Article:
Alum Charles Muse finding ways to pay forward
Charles Muse had never been to The Ohio State University when he took an official tour of the Columbus campus as a high school student from Chicago.
Muse arrived for that visit with his father and a pair of crutches, which were needed because of a knee injury the teenager suffered while playing in a pick-up basketball game the previous night.
Even now, more than a decade later, the details of his initial day at Ohio State remain vivid to Muse. Faculty, staff and students welcomed him by responding to his plight. Their aid and concern continued throughout his visit and made a profound impression on him.
“They didn’t know me, but they were all coming together to help me,” Muse says. “They put me on a golf cart, held my crutches, held my backpack. It was like, ‘We’re all Buckeyes here; we’re all a family, and we’ll treat you as such.’ It all felt so small, close-knit. A light bulb went off for me – this school is different. I knew this was exactly where I needed to be.”
Muse went on to earn a bachelor’s degree in aeronautical and astronautical engineering at Ohio State in 2013. He’s now helping to transform vehicle transportation as program engineering manager for electric trucks for General Motors (GM) at a time when the entire auto industry is shifting away from internal combustion technology. President Biden’s executive order in August calls for half of all vehicles sold in 2030 to be electric.
Still, even though he’s busy shaping the future, the past isn’t forgotten by Muse, who was honored in February with the “Most Promising Engineer Award” at the national Becoming Everything You Are (BEYA) STEM Conference.
Muse credits his positive experiences and the campus-wide support he received at Ohio State – notably at the Hale Black Cultural Center and the Todd Bell National Resource Center – for setting him up for success at GM, where he’s held a variety of roles for a decade dating back to two undergraduate internships.
“Ohio State has a plethora of resources,” Muse said. “For me, that was key. I always had somebody to go to. I hit overwhelming moments several times, almost on a weekly basis in college, and I was able to figure out – through those resources that were available – who to talk to at what times. That allowed me to be successful by tackling problems a lot more efficiently and effectively.
“As I was navigating these complex problems, engineering homework, classes and courses, I had a good host of people there helping me along the way. I had different perspectives. I had different support systems. They really taught me the ability to think critically, and they taught me the soft skills that I needed to be able to create families near me wherever I go.”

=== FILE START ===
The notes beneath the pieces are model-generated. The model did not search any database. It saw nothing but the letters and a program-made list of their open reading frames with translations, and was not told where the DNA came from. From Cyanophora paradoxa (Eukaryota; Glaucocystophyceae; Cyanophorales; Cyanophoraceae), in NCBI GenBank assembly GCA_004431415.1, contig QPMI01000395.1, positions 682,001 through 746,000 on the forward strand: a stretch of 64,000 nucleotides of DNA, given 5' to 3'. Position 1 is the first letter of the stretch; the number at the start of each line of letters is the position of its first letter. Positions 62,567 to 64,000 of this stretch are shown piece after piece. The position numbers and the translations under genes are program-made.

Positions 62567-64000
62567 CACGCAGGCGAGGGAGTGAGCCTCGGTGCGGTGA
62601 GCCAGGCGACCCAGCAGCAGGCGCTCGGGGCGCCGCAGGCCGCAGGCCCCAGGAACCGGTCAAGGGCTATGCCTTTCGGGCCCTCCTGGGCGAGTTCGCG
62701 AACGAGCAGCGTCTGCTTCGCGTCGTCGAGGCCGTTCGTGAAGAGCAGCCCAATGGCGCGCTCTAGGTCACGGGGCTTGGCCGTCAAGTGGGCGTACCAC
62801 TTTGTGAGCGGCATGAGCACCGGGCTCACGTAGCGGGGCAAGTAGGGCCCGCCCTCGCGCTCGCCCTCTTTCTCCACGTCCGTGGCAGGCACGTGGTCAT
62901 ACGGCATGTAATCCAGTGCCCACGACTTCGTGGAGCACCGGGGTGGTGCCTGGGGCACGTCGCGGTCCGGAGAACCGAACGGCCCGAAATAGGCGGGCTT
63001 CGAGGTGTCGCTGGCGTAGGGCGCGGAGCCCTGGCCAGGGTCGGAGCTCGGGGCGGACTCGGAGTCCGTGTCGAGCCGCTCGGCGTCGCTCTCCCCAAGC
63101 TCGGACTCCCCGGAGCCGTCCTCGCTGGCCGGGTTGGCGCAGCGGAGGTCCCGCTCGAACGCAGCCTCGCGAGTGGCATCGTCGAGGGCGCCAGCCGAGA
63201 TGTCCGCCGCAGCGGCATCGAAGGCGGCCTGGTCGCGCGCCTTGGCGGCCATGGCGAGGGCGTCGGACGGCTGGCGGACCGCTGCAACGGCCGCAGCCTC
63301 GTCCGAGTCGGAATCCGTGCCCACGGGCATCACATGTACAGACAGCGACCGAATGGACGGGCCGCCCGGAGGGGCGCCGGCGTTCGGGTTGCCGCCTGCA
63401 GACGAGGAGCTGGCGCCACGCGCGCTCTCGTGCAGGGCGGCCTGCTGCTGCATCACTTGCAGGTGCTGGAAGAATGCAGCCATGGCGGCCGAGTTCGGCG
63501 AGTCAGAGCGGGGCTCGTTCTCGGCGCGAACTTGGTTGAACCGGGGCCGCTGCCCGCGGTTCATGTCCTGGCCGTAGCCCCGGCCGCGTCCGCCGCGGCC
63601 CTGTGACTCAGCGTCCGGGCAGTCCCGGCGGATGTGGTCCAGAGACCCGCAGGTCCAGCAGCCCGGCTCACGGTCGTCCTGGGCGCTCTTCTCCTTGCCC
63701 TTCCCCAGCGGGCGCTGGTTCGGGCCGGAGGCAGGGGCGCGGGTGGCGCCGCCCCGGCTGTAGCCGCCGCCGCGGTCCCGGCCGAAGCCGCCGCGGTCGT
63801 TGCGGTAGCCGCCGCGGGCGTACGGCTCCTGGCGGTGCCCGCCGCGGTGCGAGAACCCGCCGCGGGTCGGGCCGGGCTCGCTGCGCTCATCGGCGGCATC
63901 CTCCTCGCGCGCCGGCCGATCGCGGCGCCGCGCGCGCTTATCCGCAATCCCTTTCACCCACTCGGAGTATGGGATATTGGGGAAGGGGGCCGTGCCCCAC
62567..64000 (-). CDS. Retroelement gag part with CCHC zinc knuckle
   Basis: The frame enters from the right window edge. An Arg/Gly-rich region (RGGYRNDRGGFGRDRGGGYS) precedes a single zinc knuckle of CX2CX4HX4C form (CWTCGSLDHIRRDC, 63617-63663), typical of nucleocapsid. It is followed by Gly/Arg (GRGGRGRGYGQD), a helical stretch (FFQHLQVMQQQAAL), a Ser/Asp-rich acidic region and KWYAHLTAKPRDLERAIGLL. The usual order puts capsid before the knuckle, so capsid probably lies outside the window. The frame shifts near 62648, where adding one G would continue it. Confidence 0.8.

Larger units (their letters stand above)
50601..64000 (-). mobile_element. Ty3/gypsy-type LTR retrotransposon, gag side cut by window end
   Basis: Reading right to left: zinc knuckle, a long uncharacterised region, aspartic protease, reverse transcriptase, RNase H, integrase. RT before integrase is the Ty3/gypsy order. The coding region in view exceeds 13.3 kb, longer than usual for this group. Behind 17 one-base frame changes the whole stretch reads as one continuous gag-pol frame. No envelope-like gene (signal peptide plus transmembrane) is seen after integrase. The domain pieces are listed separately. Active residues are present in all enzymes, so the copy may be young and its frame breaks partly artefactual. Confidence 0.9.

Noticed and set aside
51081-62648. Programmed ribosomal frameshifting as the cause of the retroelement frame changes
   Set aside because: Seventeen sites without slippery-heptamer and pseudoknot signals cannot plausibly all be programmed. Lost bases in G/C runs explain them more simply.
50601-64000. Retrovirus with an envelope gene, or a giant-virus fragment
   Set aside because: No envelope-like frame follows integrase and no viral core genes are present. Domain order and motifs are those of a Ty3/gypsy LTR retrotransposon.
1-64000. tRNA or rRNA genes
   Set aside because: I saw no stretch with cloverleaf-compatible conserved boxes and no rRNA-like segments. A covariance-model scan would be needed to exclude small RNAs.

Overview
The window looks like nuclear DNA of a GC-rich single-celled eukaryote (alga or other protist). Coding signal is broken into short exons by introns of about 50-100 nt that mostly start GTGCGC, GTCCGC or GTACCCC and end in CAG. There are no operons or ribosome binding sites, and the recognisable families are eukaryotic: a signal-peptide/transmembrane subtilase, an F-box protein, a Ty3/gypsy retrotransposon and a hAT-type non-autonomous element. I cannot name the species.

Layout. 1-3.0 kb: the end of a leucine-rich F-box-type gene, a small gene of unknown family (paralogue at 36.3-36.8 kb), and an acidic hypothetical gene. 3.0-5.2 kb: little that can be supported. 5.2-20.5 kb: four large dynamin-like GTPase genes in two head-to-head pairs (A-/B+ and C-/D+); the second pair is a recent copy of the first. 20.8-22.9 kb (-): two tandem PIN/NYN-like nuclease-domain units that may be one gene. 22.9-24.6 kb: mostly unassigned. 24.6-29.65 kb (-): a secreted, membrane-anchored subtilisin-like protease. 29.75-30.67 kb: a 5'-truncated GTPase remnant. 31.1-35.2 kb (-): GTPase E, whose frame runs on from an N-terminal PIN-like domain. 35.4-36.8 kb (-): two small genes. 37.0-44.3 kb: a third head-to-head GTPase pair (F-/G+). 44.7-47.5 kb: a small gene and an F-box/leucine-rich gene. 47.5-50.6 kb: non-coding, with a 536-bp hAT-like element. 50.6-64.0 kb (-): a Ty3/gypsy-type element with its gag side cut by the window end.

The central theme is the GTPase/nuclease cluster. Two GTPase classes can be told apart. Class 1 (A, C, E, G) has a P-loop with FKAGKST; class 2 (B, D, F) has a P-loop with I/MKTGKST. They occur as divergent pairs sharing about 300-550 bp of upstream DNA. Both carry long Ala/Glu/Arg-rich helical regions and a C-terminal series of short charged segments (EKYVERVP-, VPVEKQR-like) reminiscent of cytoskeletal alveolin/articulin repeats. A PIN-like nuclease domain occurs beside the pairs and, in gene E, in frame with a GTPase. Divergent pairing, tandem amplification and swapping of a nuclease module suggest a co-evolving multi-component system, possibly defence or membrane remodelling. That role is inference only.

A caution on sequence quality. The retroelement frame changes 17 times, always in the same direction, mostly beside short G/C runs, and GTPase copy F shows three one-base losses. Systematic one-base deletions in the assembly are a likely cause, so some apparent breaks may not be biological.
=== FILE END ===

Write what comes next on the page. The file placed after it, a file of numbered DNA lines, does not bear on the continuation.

Muse currently takes an active role in Ohio State’s extended family. He contacted the university in 2020 about becoming a mentor. The Department of Mechanical and Aerospace Engineering program put him in touch with two of its undergraduate students, Zoe Karabinus and German Rafael Paez Garcia.
“I didn’t know what to expect,” said Paez Garcia, a native of Spain who later graduated in the spring with a degree in aerospace engineering. “I felt maybe since he’s an American he’s going to think, ‘Oh, I got stuck with the international guy.’ But from the beginning, Charles was very friendly to me. We really bonded, and he was very helpful. It meant the world to me because I knew he’s super busy and didn’t have to do this. He chose to do this.”
Muse, now 30 years old, met individually with Paez Garcia and Karabinus by Zoom every two or three weeks – and kept in regular touch other ways – throughout the 2020-21 academic year.
“It has been really great to go to him and have a younger perspective,” says senior Zoe Karabinus, who plans to continue meeting with Muse for a second year. “He knows what it's like being young and in this field. He understands where I’m at. He has done a really great job of focusing on my worth for who I am, not what I look like to others or how I come across.
“It certainly makes me very proud that this program has brought us together. I am immensely grateful for the opportunity to have this connection with Charles because of how much he's made an impact on my professional and academic career.”
Muse believes everyone has a “societal duty to pay forward” and that Buckeyes naturally put that call into action.
He experienced it on his campus visit and throughout his time as an undergraduate student.
Now as an alum, he feels it wherever he goes.
“The culture (at Ohio State) is a magnet that draws you in and allows you to build not only a team, not only friends, but a family,” Muse said “I absolutely believe in it. That feeling of community is not limited to campus. It’s nationwide; it’s worldwide. You have a family – a feeling that we’re all Buckeyes.”
from Ohio State Features